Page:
A sentence I didn't think I would be writing and would still be surprised to write, while omitting the third word.
I thought I should pen it, however, after the recent comments below the piece on Cork junior signing a new deal at the club.
I am quite clear in my admiration of Dominic Cork as a cricketer. He was combative, feisty, supremely talented with bat and ball, a match-winner and very much a player you would want on your side. He was a pretty good captain too - no Eddie Barlow or Kim Barnett, but shrewd and unafraid to lose a game in trying to win it.
I like him just as much as a commentator, where his opinions make sense, are succinctly and articulately expressed and show that he retains his support of and loyalty to the county where he played the majority of his first-class career.
His return to the club a few weeks back, as assistant coach in an advisory role came as a surprise, especially when his burgeoning media career appeared to legislate against it.
Maybe I am in a minority of one, but I would be very surprised if Cork, should he even decide to throw his hat in the ring, would come out of a selection process as the new coach of the club.
As many other people in different sports have found, there is a world of difference between making informed comment on a sport and being able to inspire others to produce their best in it. One has only to look at the pundits on Match of the Day, none of them close to being regarded coaches, to see what I mean.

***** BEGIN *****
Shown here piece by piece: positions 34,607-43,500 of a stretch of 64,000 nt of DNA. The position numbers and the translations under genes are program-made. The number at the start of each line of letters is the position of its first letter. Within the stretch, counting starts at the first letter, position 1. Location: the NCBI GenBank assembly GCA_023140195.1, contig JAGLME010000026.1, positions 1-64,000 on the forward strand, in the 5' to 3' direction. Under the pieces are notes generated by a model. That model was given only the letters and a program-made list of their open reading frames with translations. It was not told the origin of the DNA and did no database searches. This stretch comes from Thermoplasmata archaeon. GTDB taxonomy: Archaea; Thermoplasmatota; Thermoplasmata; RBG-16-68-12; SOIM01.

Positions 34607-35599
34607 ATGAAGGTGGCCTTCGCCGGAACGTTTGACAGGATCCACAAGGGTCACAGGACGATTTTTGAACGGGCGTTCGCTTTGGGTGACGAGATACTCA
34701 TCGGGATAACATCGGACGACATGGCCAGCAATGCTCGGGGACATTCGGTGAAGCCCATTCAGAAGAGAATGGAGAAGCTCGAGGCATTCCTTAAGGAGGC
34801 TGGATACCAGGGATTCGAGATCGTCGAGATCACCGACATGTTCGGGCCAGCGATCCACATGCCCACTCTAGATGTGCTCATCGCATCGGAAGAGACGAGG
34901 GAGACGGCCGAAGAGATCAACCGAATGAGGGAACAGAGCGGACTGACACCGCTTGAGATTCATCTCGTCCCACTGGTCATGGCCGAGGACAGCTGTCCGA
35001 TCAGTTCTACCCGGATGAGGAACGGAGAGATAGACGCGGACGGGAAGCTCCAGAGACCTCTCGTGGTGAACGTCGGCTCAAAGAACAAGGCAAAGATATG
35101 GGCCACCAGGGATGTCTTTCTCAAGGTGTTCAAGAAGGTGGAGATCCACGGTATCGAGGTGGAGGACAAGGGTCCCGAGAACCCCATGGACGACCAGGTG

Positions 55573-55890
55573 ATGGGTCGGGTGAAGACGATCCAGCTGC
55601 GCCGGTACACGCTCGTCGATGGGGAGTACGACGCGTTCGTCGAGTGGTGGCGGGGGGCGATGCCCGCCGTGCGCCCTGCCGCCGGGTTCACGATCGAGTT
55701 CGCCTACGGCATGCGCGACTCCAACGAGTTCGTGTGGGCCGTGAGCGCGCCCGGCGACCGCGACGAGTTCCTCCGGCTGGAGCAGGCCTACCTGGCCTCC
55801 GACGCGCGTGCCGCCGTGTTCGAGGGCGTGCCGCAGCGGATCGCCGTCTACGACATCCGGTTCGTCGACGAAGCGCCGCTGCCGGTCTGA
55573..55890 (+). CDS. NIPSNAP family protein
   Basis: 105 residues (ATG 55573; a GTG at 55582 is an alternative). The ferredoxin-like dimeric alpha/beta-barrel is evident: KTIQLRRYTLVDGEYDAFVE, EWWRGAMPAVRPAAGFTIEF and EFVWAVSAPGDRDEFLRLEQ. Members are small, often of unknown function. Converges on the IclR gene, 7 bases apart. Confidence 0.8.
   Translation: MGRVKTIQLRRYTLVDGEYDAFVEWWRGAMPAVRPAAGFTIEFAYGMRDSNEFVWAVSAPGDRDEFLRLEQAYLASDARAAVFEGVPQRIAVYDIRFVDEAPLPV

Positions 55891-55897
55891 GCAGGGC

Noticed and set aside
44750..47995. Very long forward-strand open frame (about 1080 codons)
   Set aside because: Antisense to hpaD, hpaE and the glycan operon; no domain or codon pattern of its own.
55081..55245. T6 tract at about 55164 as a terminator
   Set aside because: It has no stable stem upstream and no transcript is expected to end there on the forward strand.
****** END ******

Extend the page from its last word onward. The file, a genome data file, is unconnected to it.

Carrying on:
Cork's comments on the game of cricket make a lot of sense, but could he motivate our young players into producing their best on a regular basis? Could he spot and help them eliminate weaknesses in their games to take them on to the next level? Would he be prepared to forsake his media career in order to do so and would Derbyshire be best served, at a time when we need a coach of recognised talent, experience and qualifications, to appoint a man who hasn't held such a role anywhere?
It would be a leap of faith, for sure. If one were to think of people who may potentially be interested, there's a few with good coaching backgrounds who I would consider above him, Chris Adams an obvious one.
Much will depend on the role and its specification. I think that would change from the one that Graeme Welch had and I don't think that we'll see the same number of people involved. Of course you need your two teams covered and the academy, but the appointment of Tony Palladino to a playing contract with a bowling coach remit may be telling.
Doubtless we will hear before too long, as the club cannot afford to linger long in its decision making. The club needs that and John Sadler deserves to be told whether the role, or a role, is his so he can make plans for the future. Whoever gets the job needs close to a full winter and Spring with the players to engender a team spirit and improve techniques.
Much to watch in the coming weeks, but I would be genuinely surprised if Dominic Cork was the successful candidate - or indeed wanted to cut his coaching teeth in a role that is some way removed from being a walk in the park.